[Erlang Forums] [Erlang/OTP Proposals/Proposals: RFC] Re-visiting EEP-0055

Austin Ziegler halostatue@REDACTED
Mon Apr 25 19:26:05 CEST 2022

On Mon, Apr 25, 2022 at 1:12 PM Eric Pailleau <eric.pailleau@REDACTED>

> Hi,
> Sorry but the only common point between Erlang and Elixir should be BEAM.
> That's all.
> Following you point of view, we could write an EEP at Elixir to ask
> variables must be bound only once, like Erlang, because... (feel blanks).

Except that the EEP was *not* created by an Elixir developer, but an Erlang
developer who found the concept useful. If I really felt that it would
improve Elixir to have a "bind once only" rule change, I would absolutely
suggest it with hopefully as much detail as was in this EEP that people
have rejected for purely emotional reasons.

There *are* fairly frequent discussions on elixir-core about what would be
good additions for Elixir. Sometimes they are accepted. Sometimes not.
Sometimes the ideas are good, but felt not to be in the spirit of Elixir (a
frequent request years ago would be auto-destructuring of maps; it has been
rejected firmly, and there are rarely-used modules that can offer
*similar* capabilities
through Elixir’s macro capabilities). Sometimes the ideas are good, but
considered to be better fits to propose to Erlang itself so that Elixir can
build atop a stronger foundation.

What I haven’t seen in elixir-core is the emotional overreaction to an
idea. It’s probably because elixir-core is small enough that the core
developers and the language’s creator are still quite active in most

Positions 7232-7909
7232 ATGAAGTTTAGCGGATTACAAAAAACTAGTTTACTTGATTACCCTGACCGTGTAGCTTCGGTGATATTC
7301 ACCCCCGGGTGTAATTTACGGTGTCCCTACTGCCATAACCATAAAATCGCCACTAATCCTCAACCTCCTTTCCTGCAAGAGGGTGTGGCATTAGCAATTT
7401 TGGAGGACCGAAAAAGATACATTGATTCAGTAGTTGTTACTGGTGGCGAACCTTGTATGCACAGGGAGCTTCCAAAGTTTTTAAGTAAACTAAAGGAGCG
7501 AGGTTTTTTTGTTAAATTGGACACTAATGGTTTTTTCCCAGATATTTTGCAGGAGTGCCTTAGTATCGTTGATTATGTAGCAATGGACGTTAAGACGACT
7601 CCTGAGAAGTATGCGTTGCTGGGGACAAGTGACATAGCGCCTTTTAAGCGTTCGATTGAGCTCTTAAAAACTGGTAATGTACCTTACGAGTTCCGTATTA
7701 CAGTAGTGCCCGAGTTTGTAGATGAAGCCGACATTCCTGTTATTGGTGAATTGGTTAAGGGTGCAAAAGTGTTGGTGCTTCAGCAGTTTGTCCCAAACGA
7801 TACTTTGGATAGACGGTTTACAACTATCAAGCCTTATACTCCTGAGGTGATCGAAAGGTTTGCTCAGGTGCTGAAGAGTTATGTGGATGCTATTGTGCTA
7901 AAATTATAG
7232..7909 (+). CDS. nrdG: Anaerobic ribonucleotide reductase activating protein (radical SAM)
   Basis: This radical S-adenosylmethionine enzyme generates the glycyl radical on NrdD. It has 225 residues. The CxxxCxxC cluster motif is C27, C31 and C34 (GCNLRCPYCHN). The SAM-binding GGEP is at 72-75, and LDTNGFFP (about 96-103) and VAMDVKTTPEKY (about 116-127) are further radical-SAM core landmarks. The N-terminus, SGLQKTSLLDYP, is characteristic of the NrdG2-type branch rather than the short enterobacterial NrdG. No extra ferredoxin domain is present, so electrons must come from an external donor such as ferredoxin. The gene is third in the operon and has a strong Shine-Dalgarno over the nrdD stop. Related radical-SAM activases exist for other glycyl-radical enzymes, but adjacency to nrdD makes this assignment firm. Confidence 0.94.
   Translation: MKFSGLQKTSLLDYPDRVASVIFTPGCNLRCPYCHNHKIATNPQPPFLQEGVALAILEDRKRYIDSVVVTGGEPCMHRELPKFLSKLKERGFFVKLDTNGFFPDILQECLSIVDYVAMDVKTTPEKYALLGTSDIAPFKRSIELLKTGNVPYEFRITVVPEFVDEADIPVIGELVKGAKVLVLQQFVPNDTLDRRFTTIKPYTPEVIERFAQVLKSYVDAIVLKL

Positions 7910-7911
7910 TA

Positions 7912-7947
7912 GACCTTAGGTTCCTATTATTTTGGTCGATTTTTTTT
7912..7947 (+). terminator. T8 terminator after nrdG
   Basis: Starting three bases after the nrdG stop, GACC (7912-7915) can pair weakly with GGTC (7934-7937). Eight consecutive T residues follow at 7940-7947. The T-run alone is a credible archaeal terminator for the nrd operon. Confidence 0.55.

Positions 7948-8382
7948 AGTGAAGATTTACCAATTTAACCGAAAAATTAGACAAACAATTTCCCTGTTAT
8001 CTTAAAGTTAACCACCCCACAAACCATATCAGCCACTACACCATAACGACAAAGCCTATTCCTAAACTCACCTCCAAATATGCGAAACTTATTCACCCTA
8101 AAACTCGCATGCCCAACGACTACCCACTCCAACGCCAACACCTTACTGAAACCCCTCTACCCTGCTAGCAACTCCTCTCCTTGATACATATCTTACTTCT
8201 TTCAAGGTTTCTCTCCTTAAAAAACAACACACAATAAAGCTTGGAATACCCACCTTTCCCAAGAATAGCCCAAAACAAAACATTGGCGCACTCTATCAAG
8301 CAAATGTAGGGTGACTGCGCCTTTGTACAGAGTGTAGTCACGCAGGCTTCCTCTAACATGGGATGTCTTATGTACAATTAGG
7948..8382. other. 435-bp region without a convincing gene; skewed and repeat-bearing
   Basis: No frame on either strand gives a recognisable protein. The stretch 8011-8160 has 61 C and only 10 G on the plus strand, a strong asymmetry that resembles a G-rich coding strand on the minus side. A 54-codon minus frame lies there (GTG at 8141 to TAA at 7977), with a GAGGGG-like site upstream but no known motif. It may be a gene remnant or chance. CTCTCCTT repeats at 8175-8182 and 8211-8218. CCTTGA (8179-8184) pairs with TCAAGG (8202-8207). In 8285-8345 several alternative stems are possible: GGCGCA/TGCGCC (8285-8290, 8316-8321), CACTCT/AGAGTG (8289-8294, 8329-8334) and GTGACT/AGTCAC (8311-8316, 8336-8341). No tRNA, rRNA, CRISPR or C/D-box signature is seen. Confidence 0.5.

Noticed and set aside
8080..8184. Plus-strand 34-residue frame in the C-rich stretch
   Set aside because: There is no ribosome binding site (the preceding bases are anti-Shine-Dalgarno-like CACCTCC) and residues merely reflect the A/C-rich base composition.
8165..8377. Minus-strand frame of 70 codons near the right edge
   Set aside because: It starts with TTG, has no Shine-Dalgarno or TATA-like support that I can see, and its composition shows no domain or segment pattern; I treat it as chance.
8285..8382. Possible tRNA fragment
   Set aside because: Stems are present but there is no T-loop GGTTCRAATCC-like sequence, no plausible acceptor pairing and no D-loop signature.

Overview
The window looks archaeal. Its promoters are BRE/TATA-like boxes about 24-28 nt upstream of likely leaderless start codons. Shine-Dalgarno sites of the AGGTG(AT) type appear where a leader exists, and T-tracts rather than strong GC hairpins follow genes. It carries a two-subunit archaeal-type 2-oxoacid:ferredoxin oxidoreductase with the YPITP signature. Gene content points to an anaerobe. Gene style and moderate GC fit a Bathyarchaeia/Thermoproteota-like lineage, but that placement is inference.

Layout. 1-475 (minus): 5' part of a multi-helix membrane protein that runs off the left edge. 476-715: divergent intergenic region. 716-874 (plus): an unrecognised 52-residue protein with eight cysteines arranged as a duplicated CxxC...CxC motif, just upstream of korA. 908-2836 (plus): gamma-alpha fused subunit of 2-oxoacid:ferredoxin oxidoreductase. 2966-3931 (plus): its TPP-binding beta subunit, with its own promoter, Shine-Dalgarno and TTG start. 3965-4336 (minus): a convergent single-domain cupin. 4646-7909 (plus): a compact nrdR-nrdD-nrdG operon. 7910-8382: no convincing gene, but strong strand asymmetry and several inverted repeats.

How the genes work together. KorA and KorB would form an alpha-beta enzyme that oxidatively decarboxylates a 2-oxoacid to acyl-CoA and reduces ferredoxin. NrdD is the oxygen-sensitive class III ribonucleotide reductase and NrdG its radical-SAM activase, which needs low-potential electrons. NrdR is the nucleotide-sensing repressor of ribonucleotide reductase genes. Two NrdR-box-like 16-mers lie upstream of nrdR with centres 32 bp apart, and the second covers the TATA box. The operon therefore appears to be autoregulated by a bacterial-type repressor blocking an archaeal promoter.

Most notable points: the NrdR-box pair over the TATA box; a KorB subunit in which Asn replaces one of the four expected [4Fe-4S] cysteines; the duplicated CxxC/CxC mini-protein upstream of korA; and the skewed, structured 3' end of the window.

discussions, which is not really true of the Erlang development core
(especially since the move to the forum). Let me be clear, I’m not saying
it’s because I think the Elixir community is better. I am impressed
(mostly) with the Erlang community’s cohesiveness and ability to work
together. I am disappointed that a good, well-written EEP is being
dismissed for reasons that are more emotional than considered, and that
there’s unnecessary sideswipes against other languages in the process.

I ultimately don’t care whether the EEP is adopted or not. If adopted as
is, it offers some optimizations that may be usable by the compiler. If
adopted with changes along Loïc’s suggestions, it offers room for future
optimizations and extensibility without the use of further sigils. If
adopted as the *inverse* meaning (as someone suggested, such that the pin
marks a *mutable* instead of matching variable) the change will be more
disruptive, but also equally good. If not adopted, Erlang will survive. But
the discussion should be on the merits, not on comparisons.


Austin Ziegler • halostatue@REDACTEDaustin@REDACTED
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